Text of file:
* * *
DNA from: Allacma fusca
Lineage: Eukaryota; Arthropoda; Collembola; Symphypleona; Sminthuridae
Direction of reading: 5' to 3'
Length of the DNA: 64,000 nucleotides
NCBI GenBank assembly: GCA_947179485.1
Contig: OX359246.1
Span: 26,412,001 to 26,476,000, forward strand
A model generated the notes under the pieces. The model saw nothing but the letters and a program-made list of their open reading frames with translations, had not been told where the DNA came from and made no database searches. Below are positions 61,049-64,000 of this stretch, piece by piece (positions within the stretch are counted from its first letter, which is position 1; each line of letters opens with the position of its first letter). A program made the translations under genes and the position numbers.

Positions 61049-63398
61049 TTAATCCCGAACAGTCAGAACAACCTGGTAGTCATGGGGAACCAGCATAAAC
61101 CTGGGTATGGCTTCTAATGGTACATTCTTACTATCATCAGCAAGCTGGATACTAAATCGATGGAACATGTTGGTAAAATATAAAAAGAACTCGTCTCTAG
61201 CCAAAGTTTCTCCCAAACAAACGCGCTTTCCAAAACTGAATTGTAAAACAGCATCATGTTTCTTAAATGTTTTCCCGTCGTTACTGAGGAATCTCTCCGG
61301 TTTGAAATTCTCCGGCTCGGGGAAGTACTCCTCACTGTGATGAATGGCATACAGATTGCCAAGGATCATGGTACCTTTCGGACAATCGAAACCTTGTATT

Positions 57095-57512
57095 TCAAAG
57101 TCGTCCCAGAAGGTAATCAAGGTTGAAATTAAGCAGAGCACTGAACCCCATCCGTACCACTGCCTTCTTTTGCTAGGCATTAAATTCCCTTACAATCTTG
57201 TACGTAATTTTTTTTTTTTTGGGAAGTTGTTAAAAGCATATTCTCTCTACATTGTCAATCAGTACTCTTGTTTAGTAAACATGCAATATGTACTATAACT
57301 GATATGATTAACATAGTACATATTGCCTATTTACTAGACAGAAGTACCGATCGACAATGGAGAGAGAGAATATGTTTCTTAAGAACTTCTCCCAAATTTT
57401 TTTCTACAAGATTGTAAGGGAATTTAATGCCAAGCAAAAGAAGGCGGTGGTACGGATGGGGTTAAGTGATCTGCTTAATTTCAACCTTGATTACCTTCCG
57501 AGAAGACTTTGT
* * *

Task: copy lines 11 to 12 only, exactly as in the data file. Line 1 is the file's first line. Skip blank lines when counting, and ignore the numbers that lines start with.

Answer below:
61101 CTGGGTATGGCTTCTAATGGTACATTCTTACTATCATCAGCAAGCTGGATACTAAATCGATGGAACATGTTGGTAAAATATAAAAAGAACTCGTCTCTAG
61201 CCAAAGTTTCTCCCAAACAAACGCGCTTTCCAAAACTGAATTGTAAAACAGCATCATGTTTCTTAAATGTTTTCCCGTCGTTACTGAGGAATCTCTCCGG